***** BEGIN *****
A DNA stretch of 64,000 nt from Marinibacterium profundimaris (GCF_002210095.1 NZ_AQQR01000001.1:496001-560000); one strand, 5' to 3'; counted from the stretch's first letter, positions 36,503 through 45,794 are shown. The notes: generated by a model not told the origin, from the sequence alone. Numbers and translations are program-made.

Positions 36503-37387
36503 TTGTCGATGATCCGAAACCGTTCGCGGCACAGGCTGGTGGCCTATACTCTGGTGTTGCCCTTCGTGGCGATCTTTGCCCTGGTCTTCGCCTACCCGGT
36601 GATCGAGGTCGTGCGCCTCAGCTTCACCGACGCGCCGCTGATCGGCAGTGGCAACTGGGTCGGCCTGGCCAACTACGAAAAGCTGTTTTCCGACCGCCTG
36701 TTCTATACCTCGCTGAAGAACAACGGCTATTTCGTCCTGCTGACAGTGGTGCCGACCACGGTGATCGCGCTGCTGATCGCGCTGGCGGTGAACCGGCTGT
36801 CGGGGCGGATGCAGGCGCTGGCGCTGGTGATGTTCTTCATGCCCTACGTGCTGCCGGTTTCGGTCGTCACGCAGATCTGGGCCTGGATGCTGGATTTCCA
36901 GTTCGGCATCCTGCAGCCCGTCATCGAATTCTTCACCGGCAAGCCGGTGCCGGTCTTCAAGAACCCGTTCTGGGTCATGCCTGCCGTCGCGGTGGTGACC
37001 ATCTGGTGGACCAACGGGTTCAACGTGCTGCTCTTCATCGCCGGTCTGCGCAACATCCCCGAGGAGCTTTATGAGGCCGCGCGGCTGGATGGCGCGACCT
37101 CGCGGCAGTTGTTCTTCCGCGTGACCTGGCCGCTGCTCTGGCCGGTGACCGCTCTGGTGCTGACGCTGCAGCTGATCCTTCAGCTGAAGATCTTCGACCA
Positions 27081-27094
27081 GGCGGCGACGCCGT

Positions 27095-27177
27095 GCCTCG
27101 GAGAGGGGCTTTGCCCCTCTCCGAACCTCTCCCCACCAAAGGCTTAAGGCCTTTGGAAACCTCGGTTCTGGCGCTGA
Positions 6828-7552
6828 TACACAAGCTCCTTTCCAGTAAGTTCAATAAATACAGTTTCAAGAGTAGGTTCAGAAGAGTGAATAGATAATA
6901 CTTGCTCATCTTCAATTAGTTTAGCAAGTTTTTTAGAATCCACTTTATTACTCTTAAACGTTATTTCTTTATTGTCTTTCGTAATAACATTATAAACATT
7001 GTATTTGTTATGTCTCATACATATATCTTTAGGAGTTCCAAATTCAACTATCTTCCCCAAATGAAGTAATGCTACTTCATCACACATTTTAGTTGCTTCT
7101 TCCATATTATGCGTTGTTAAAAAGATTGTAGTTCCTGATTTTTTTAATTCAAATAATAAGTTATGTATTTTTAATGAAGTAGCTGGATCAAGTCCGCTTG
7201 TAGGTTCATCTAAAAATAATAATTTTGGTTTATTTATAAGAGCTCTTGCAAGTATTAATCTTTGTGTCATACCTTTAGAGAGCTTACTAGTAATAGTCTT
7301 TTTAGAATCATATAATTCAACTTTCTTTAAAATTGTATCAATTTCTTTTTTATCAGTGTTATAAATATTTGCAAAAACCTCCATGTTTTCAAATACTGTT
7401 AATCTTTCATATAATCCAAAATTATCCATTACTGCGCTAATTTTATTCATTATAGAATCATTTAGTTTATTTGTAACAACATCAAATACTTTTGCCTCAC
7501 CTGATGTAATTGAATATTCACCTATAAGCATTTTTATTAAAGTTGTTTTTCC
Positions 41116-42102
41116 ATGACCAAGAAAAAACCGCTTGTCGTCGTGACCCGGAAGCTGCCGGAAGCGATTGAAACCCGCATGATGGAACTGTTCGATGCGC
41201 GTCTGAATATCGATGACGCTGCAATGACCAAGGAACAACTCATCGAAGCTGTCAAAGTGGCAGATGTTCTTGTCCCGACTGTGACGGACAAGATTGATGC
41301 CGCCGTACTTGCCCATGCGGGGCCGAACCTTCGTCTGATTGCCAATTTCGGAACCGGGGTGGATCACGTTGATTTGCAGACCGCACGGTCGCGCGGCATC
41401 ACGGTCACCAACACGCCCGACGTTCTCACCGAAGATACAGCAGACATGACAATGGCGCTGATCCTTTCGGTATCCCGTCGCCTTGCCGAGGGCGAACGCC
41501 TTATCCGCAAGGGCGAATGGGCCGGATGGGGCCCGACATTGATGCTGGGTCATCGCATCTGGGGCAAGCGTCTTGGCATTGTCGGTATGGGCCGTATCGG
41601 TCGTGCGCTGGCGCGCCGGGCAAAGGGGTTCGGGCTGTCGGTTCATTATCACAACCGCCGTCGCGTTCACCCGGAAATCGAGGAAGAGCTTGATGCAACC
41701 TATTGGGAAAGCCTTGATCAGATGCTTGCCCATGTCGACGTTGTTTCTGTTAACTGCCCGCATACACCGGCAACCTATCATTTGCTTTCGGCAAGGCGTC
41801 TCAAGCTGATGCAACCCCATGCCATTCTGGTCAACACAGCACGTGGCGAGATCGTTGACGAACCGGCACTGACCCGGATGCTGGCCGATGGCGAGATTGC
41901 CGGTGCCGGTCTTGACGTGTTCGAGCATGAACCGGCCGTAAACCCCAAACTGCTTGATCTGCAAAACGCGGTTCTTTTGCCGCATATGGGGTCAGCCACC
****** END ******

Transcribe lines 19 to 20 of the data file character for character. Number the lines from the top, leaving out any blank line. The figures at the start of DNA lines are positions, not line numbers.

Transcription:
7101 TCCATATTATGCGTTGTTAAAAAGATTGTAGTTCCTGATTTTTTTAATTCAAATAATAAGTTATGTATTTTTAATGAAGTAGCTGGATCAAGTCCGCTTG
7201 TAGGTTCATCTAAAAATAATAATTTTGGTTTATTTATAAGAGCTCTTGCAAGTATTAATCTTTGTGTCATACCTTTAGAGAGCTTACTAGTAATAGTCTT